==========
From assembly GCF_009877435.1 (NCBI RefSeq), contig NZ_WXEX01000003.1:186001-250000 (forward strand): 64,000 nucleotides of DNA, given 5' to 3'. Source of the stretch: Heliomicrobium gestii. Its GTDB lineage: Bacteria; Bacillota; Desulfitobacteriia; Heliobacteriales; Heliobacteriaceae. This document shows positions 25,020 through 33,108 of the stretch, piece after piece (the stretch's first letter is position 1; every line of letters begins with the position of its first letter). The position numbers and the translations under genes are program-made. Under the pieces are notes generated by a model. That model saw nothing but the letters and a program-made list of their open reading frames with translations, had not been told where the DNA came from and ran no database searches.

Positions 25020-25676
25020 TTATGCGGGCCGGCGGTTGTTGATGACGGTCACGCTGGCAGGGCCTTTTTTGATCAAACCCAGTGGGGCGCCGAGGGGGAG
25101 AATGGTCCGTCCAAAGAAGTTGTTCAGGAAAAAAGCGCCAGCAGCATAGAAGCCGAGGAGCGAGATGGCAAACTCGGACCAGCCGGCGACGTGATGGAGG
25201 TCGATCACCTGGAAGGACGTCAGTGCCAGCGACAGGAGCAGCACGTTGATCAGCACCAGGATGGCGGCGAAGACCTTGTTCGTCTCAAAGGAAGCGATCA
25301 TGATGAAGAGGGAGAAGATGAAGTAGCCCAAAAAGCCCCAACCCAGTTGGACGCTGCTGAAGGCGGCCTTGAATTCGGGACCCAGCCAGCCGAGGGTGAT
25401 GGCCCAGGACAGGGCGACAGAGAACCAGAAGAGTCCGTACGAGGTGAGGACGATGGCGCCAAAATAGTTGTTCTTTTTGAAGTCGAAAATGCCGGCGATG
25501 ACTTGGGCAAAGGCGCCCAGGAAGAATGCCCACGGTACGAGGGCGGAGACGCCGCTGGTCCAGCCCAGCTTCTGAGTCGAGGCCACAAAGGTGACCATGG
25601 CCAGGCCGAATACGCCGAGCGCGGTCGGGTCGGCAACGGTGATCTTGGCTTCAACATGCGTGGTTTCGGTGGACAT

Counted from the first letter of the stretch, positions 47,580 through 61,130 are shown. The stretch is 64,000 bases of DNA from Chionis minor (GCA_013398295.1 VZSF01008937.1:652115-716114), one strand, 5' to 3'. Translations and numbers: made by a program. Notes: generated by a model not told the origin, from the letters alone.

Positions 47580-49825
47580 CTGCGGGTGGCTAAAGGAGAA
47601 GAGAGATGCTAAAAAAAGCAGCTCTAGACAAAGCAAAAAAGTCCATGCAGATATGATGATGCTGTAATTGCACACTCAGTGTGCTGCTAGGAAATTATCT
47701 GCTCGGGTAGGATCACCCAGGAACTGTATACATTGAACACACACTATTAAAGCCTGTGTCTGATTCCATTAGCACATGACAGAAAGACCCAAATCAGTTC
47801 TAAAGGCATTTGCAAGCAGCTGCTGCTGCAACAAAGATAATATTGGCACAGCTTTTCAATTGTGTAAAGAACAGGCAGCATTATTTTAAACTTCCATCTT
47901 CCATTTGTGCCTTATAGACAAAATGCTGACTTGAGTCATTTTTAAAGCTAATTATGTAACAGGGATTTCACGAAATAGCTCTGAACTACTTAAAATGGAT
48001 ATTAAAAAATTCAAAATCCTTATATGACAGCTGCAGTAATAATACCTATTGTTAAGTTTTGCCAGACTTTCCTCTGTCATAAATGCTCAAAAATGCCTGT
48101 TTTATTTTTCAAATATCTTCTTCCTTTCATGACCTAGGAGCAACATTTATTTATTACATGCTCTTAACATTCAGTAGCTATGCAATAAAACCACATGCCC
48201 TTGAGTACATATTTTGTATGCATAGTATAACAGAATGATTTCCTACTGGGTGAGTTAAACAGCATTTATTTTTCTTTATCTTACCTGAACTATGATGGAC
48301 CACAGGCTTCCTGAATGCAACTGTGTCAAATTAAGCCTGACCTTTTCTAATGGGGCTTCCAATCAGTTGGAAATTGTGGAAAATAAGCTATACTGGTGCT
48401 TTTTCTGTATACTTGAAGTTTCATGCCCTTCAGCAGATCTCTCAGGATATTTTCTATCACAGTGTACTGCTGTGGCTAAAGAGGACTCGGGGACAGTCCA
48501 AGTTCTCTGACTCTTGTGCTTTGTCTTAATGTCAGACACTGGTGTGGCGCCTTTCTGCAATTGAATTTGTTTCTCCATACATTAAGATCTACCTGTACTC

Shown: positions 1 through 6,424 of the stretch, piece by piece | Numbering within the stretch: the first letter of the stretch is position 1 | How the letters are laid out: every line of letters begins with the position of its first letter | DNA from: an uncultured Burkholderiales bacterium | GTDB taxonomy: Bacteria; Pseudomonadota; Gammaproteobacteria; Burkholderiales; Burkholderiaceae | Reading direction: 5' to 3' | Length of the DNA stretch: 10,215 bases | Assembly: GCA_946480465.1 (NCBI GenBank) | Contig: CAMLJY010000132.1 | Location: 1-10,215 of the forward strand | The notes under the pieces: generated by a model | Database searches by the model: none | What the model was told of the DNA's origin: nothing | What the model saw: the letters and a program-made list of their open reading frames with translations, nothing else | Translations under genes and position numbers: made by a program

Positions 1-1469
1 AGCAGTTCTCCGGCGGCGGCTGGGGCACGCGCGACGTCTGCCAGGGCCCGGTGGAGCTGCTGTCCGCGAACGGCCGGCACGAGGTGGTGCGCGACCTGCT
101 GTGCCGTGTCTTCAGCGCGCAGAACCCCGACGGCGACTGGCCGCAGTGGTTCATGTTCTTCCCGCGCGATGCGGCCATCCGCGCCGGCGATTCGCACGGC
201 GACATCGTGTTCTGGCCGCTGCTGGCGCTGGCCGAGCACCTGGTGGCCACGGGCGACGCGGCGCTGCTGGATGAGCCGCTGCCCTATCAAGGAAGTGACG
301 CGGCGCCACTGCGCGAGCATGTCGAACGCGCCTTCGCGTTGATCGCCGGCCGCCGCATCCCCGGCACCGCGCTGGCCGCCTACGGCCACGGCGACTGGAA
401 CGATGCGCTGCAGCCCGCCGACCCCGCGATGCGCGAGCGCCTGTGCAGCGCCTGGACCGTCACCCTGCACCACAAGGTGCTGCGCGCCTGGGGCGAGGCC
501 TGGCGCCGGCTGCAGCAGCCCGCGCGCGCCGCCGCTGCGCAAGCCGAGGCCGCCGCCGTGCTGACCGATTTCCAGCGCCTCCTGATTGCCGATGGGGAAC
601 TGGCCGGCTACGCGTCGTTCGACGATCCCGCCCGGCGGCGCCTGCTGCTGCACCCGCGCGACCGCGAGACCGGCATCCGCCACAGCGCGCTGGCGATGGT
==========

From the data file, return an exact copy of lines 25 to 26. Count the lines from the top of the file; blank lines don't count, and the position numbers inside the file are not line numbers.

1 AGCAGTTCTCCGGCGGCGGCTGGGGCACGCGCGACGTCTGCCAGGGCCCGGTGGAGCTGCTGTCCGCGAACGGCCGGCACGAGGTGGTGCGCGACCTGCT
101 GTGCCGTGTCTTCAGCGCGCAGAACCCCGACGGCGACTGGCCGCAGTGGTTCATGTTCTTCCCGCGCGATGCGGCCATCCGCGCCGGCGATTCGCACGGC